The author had noted that one of the most outstanding aspects of Salih’s novels was the intellectual and technical unity . Salih’s stories and novels are thoroughly bound to each other . The big novel is formed from short stories that connect together to make a big whole.. Look at ‘’a Handful of Dates’’, ‘’ A Palm on the Brook’’, ‘’ Domat Wad Hamid’’, ‘’The Wedding of Zai’’ , in addition to ‘’ the Season for Migration to the North’’ and ‘’ Bandarshah ” . All of these works had meant to reflect the imaginary society which Salih had created in the illusionary village of Wad Hamid. And that naming a place after a holy man is very common in Sudan. For instance Khartoum was just a desolate place until a holy man came to live in it. It then grew bigger and bigger. The same can be said about the village of Ukasha towards the Northern border with Egypt which was dwelt by and carried the name of the holy man Ukasha who made miracles.
“The place”” is also a constant element in Salih’s writing. It is the central character in his stories .
Salih also speaks very much about his narrators’ relationship with the ‘’grandfather’’. The grandfather in Salih’s fiction is an institution in his own right.
After the grandfather comes the institution of the father , especially in such communities which are based on the tradition of the extended family.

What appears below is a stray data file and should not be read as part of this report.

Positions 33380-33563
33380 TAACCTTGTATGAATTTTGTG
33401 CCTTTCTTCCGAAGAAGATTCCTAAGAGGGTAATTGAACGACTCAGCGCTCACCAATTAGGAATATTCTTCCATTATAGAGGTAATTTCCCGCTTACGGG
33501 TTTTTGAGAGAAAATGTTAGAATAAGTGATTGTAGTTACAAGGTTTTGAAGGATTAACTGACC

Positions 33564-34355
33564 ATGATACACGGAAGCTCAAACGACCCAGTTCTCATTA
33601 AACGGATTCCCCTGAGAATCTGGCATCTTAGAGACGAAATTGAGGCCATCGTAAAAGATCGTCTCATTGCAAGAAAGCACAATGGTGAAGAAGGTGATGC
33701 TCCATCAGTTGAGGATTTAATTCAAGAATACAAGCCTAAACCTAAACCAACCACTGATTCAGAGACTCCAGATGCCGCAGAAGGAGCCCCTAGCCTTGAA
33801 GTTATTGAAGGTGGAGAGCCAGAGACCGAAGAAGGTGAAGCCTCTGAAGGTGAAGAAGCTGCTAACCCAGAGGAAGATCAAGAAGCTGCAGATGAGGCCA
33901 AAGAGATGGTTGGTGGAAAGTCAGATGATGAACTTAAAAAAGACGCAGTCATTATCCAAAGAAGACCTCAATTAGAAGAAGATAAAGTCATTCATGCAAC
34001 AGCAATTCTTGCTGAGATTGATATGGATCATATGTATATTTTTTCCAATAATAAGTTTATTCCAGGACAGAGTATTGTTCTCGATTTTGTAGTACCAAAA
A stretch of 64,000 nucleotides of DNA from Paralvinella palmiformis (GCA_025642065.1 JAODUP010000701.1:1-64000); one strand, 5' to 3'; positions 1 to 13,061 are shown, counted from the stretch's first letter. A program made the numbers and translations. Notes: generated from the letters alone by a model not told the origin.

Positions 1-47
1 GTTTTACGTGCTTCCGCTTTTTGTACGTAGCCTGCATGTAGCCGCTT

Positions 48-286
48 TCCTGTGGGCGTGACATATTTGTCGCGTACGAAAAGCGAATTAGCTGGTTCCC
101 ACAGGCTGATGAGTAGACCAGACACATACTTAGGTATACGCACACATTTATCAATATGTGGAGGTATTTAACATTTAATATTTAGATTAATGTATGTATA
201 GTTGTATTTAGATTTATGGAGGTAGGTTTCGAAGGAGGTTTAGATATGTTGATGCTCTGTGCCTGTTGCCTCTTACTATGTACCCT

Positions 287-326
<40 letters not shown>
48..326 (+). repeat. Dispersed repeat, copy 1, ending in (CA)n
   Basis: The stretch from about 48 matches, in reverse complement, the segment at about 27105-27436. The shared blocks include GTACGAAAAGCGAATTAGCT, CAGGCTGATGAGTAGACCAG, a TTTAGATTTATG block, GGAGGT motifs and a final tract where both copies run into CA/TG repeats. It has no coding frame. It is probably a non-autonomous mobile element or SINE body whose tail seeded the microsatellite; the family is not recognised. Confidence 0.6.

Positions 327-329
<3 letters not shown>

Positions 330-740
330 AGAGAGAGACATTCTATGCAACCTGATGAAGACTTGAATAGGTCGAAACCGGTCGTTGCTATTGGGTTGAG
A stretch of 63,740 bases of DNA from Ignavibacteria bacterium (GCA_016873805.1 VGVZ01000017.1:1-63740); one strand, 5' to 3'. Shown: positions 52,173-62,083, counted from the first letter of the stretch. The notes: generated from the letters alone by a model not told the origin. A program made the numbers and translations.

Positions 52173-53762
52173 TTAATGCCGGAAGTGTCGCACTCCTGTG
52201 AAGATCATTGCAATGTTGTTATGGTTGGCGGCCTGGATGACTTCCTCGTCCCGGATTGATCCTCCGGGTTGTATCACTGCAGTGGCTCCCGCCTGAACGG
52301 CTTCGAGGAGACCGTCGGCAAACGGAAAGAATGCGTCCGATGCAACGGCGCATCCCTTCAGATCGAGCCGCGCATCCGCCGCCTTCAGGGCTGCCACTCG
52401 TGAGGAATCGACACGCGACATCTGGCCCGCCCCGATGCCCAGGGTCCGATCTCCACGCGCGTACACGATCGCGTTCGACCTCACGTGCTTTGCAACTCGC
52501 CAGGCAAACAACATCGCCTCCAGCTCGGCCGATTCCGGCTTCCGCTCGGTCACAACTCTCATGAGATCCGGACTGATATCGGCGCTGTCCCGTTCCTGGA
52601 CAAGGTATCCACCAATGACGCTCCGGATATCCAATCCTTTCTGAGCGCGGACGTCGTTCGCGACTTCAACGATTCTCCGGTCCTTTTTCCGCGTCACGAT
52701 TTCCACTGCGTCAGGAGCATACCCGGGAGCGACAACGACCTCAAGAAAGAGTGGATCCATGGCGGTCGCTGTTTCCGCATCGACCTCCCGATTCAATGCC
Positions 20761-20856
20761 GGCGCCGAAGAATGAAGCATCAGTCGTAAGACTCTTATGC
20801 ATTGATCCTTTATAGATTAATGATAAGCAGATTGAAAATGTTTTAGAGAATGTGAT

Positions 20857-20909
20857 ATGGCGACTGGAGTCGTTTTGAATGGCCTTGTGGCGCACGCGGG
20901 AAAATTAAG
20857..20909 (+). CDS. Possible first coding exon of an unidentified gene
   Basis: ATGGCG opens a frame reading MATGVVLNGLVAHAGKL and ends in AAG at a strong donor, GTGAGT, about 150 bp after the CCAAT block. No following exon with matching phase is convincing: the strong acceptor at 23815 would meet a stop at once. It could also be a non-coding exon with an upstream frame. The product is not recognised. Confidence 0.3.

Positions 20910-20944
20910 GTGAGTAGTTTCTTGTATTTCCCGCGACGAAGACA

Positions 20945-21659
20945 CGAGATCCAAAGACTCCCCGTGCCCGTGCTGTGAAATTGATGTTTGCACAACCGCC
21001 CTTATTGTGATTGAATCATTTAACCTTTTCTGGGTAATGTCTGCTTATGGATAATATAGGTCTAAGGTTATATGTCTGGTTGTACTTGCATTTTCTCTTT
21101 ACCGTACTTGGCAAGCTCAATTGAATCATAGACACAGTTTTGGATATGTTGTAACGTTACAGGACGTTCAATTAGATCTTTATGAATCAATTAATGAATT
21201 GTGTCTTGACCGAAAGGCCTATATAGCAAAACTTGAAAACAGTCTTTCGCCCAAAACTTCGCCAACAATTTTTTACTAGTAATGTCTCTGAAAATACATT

Also the wise stranger legend is no doubt the central issue in the Salih full fledged novel that embodies his stories. Salih every now and then formulates the legend in a different form . It could be said that legend is the basic tone in the symphony of the big novel.
In conclusion , the author asserts that Sudanese folklore studies had scored handsome progress and had overcome the obscurity surrounding the matter and the unilateral and selective outlook towards the heritage. But those studies had, unfortunately, continued to be rather theoretical and did not take a practical form. That is because they had failed to tackle the folklore genre in the Sudanese art despite the noteworthy awareness of the Sudanese creative writers about the country’s heritage and despite the availability of many creative texts that employed folklore genre in a marvelous manner. Salih’s writings stand as a good testimony for this.
The most important aspect of Salih’s creativity is his employment of the aspects of the contemporary novel side by side with the folklore genre. But the critics of his creation could not go deep into the cognitive and aesthetic manner in which he used the heritage.. Those studies , in the best of cases , were satisfied with just referring to the folklore genre without giving an in-depth assessment of how Salih had employed it. Salih’s employment of folklore genre is very diverse in that he very directly uses folk verse and sayings and adopts folk styles in the narration of folk tales. But Salih’s genus always remains to be his ability to employ the legend in a very complex manner , and reformulate and integrate it in the backbone of his work of art. That had earned him a fictional achievement that can challenge many modern international works of fiction. The most outstanding aspect of Salih’s modernity was his ability to go back to the roots of the Sudanese culture and his awareness about the richness of the local heritage and his invocation of that heritage.